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Game 7 saves a dismal World Series for Fox

Game 7 of the World Series between the Giants-Royals drew a 15.2 overnight rating, a huge surge from the 8.2 rating Game 6 posted, per Deadline. Fox breathed a sigh of relief as the Royals forced a Game 7, as the extra advertising revenue — $520,000 per 30-second spot — and anticipation of a winner-take-all game was sure to boost what had been a dismal Fall Classic broadcast for Fox.

After the lowest rated World Series on record so far, Fox really needed last night’s unexpected Game 7 to turn things around and have America’s pastime grab America’s eyeballs. With smaller market and wild card teams making up the match-up and most of the games’ blowouts, the series and Fox distinctly suffered. Not only was it down from the sturdy numbers of 2013 but this year’s World Series also dipped from the 4-game series of 2012, which had been a record low.

Despite the surge in viewership for Game 7, Fox still has to be worried about the consistently low ratings the World Series has garnered each of the past several seasons.

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Miller calls ESPN’s Kobe Bryant story ‘cowards approach to journalism’

Henry Abbott’s recent ESPN The Magazine piece on Kobe Bryant has received a lot of press, though not exactly the kind Abbot may have been expecting. Abbott’s story tore apart Bryant with anonymous quotes from general managers, scouts and players from around the league.

TNT’s Reggie Miller took to air to voice his opinion on Abbott’s journalistic style, which he referred to as a”coward’s approach to journalism,” according to SportsGrid.

And I’m not saying everything in Henry Abbott’s ESPN article is wrong. It could very well be all right. But if there’s general managers and there’s players and you put your name to it, don’t be anonymous. Put your name to it so that we can put a microphone in front of you. Why should Kobe Bryant have to answer all the questions later when every one else is hiding behind the shield.

Anonymous sources are always a point of contention in pieces like this, especially when the article is a take down on a prominent personality, though Abbott is well-respected in journalistic circles. Still, many have come to Bryant’s defense, including Red Hot Chili Peppers bassist Flea and former Lakers coach Phil Jackson.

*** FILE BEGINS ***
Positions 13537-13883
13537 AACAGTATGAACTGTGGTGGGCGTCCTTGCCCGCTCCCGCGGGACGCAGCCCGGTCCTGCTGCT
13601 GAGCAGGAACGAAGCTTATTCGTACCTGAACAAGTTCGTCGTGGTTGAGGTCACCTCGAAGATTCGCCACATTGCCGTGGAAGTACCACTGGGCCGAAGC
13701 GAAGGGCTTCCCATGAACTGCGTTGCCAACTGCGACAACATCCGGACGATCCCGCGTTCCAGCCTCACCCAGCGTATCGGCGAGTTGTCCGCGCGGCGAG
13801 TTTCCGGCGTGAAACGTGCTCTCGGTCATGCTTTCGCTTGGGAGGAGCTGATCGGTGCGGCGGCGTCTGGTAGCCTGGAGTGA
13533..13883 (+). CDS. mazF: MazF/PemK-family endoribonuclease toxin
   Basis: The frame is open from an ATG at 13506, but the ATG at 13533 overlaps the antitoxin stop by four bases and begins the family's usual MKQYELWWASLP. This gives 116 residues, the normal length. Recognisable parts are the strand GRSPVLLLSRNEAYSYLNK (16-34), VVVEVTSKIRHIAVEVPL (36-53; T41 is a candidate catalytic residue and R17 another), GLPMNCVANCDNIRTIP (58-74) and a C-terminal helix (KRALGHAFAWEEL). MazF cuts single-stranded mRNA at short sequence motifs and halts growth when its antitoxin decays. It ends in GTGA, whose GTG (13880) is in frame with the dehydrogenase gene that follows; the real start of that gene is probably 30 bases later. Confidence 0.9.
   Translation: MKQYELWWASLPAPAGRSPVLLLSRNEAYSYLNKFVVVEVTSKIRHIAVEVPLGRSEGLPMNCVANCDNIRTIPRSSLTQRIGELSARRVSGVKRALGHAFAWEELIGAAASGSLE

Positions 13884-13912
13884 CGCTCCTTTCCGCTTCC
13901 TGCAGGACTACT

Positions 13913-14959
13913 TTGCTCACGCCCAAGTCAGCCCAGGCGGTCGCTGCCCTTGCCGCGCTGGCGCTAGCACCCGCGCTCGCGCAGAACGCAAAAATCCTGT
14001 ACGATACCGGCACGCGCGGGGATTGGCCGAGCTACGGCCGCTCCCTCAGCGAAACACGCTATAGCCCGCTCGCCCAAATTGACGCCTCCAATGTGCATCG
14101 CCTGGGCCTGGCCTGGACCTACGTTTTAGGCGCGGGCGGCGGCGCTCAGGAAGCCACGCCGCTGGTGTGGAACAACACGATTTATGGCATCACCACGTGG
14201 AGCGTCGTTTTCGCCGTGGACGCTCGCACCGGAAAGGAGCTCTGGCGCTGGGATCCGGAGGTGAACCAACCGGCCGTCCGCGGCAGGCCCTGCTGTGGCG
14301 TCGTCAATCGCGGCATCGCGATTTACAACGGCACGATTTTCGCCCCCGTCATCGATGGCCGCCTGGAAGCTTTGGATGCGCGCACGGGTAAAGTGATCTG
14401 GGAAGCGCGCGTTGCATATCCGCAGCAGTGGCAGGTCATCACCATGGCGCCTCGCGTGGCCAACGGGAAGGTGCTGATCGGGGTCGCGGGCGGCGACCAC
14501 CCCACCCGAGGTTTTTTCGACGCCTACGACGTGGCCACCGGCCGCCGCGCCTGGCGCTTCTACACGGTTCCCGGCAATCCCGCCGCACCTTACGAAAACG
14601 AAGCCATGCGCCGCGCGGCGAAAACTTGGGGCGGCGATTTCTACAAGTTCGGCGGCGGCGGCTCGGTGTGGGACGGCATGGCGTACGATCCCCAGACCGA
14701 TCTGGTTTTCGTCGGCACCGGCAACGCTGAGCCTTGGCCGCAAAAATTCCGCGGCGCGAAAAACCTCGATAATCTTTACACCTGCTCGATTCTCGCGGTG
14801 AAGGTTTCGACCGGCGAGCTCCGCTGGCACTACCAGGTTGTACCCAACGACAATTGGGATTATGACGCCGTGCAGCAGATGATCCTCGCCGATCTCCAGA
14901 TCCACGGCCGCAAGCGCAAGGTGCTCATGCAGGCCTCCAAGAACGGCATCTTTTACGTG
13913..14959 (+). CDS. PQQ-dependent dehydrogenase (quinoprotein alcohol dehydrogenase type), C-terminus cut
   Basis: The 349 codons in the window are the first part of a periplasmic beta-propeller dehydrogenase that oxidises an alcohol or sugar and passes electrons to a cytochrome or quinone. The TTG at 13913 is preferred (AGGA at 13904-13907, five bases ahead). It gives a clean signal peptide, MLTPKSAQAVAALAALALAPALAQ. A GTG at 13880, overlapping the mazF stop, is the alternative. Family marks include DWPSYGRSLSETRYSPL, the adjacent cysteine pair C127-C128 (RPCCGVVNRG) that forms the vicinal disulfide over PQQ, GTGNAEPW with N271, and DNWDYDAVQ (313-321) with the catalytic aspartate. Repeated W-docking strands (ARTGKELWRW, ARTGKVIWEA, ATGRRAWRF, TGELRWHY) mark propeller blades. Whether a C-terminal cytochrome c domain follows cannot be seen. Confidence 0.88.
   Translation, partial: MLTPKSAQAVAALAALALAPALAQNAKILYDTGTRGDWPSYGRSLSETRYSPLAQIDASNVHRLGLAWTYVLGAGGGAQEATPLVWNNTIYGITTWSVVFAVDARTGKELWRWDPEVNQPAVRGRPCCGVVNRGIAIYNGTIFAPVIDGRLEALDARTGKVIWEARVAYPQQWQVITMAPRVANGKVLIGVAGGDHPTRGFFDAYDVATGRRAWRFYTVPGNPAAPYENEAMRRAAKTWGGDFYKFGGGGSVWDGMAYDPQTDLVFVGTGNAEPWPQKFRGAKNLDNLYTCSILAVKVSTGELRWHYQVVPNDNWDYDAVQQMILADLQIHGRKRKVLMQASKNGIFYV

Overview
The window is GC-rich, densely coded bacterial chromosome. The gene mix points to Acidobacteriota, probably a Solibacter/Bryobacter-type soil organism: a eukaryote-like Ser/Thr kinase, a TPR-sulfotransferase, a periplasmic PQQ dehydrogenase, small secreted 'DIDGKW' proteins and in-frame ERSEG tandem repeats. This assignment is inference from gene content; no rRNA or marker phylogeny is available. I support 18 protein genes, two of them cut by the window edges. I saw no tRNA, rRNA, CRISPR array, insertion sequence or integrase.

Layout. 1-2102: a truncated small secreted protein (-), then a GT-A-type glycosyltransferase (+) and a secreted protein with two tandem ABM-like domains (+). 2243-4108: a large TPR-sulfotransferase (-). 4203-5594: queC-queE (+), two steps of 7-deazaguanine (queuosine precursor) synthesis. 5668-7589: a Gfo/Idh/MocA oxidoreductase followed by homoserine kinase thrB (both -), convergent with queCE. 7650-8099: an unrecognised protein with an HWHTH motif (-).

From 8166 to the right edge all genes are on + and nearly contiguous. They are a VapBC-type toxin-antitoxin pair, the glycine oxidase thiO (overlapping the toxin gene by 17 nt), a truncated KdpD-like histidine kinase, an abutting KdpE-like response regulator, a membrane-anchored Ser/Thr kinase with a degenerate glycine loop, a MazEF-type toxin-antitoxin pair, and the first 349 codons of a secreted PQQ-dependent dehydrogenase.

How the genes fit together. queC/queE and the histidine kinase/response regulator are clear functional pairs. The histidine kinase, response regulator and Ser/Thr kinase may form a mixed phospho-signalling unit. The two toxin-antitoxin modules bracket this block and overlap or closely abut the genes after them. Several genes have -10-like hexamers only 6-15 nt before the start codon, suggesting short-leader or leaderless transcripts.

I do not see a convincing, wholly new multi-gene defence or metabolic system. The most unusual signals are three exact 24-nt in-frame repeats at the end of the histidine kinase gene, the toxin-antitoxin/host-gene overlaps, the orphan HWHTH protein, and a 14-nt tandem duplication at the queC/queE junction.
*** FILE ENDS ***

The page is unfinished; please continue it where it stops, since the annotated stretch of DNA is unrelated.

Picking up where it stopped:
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Forde: SEC bias is justified

For Yahoo! Sports’ Pat Forde, there is no bias towards the SEC in college football. It’s simply the best league with the best teams, the best players and the weekly college football rankings, as well as the attention it gets from media giants like ESPN, is all completely justified.

The key word, however, is “at present.”

It will change, as the SEC West cannibalism accelerates in the coming weeks and other plot twists occur around the rest of the nation. But for now, a single division of a single conference owns three-fourths of the playoff bracket … For folks suffering SEC fatigue, this is nauseating news. But it’s the reality at the moment.

Forde also says that the SEC’s dominance is simply “the lay of the land at the moment,” an illustration of the massive success that SEC commissioner Mike Silve has been able to achieve. While the rest of the college football landscape suffers, eventually the power will be balanced. As long as that happens, Forde says, all is well in college football.

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MLB, NFL, boost candidates with campaign contributions

Ahead of the the 2014 midterm elections rapidly approaching, two major sports leagues have been busy making dozens of campaign contributions. Both Major League Baseball and the National Football League have political action committees (PACs). These PACs pool campaign contributions from members and donates those funds to a campaign for or against candidates, ballot initiatives, or specific legislation.

According to Fusion‘s Jordan Fabian, the MLB and NFL PACs have donated a combined $1.1 million during the 2014 election cycle.